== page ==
In bodybuilding and sports, a frequently encountered word is "anabolic." The most common thought engendered when the word anabolic is mentioned is anabolic steroids. This use of anabolic provides a clear clue as to the meaning of the word. "Anabolic," is derived from two Greek words that roughly translate into "throw upward." This has nothing to do with vomiting but rather refers to the construction of larger units from smaller units. In short, anabolic means to build or increase something. In contrast, "catabolic" refers to a breakdown of something. Both words are commonly used in bodybuilding in reference to building muscle mass and strength. The usual goal is to maximize anabolic effects in muscle while reducing catabolic reactions. Indeed, muscle growth is marked by a dominance of the anabolic pathways in muscle over the catabolic pathways. But catabolism is necessary to promote anabolic effects. An example of this is the digestion of protein. Protein must first be gradually digested from a larger unit (whole protein) into gradually smaller units, culminating in the most elemental form of protein, amino acids. The amino acids are the form of protein that provides anabolic effects in muscle tissue and elsewhere in the body. But the initial digestion of protein; that is, the breakdown of larger proteins into smaller units, is a catabolic process that eventually produces an anabolic effect--the use of amino acids to promote muscle protein synthesis, which in turn results in upgraded muscular hypertrophy or growth.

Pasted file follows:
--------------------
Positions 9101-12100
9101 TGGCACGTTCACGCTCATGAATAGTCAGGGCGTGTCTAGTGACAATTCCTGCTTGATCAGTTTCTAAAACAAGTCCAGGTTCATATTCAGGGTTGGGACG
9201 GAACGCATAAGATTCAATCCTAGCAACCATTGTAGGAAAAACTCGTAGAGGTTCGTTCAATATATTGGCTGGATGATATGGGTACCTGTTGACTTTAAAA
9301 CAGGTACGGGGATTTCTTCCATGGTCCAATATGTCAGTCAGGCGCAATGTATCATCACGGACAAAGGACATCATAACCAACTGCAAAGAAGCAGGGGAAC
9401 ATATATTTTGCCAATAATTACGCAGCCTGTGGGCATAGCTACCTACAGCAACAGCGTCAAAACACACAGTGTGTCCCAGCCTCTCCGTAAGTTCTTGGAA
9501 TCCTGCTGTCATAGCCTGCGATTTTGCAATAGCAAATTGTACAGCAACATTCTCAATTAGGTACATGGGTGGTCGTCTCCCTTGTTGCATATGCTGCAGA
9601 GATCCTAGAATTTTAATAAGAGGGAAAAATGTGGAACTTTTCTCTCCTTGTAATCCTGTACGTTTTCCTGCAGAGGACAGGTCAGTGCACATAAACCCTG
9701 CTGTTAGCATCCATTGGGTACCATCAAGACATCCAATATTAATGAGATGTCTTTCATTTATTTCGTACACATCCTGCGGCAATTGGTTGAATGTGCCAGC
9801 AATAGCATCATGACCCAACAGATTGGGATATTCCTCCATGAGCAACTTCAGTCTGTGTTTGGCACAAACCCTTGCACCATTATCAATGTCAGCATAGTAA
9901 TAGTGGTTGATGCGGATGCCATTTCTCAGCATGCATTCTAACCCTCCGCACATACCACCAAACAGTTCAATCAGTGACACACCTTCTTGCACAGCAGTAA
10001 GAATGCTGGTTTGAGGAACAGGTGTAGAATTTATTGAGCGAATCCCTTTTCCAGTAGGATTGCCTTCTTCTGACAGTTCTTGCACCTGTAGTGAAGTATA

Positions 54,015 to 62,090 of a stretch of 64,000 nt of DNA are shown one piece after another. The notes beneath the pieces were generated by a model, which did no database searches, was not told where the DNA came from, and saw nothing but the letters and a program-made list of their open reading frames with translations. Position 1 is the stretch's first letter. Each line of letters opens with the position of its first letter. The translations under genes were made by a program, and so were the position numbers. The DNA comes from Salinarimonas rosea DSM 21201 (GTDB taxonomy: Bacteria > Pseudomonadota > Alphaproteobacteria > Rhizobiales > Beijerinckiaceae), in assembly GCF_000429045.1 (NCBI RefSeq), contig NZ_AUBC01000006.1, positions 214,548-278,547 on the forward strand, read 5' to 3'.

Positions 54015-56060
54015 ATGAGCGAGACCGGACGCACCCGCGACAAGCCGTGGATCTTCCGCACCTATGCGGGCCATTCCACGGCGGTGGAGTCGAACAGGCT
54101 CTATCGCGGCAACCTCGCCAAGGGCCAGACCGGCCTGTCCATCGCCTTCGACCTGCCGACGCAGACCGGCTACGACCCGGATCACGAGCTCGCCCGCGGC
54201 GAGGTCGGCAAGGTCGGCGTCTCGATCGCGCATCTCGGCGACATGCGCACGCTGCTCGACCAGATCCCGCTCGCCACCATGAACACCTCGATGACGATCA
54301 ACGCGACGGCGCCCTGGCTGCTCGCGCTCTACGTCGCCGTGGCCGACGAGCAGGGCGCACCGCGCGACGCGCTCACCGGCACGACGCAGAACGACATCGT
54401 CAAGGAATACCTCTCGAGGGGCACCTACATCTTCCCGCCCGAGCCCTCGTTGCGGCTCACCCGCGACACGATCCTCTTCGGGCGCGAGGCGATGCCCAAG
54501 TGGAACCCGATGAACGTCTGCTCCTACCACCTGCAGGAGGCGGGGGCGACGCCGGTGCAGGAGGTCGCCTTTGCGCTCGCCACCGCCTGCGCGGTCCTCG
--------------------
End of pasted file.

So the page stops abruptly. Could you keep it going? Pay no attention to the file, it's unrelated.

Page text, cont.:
The body's hormones also function in anabolic and catabolic pathways. For example, some hormones are noted for their potent anabolic effects on muscle. Such hormones include testosterone, growth hormone, and insulin-like growth hormone-1 (IGF-1). Insulin is a hormone that provides anabolic effects by producing anti-catabolic effects in muscle. Thus, it is not a direct anabolic hormone like the others mentioned here, but by blocking the breakdown of muscle protein, it tips the metabolic scale toward anabolic effects, thus allowing anabolic effects to dominate in muscle.
Nutrition is also known to promote either anabolic or catabolic effects, depending on what you eat. The dominant anabolic nutrient by far is protein since it provides the amino acids required to foster muscular growth. In relation to catabolic effects, no food is directly associated with catabolic effects in muscle, but rather it's a lack of sufficient food intake and particularly protein that results in muscle catabolic effects. Bodybuilders and athletes experience these catabolic effects when they diet too strictly and do not provide the necessary amount of daily calories and nutrients needed for either growth or maintenance of muscle tissue. Again, this can result from either eating too little food or not consuming sufficient protein to support muscle growth. Overtraining, which involves an excessive volume of exercise or training too frequently so as to prevent complete muscle recuperation between workouts, tends to veer the body towards a catabolic state. Using drugs, such as anabolic steroids . . .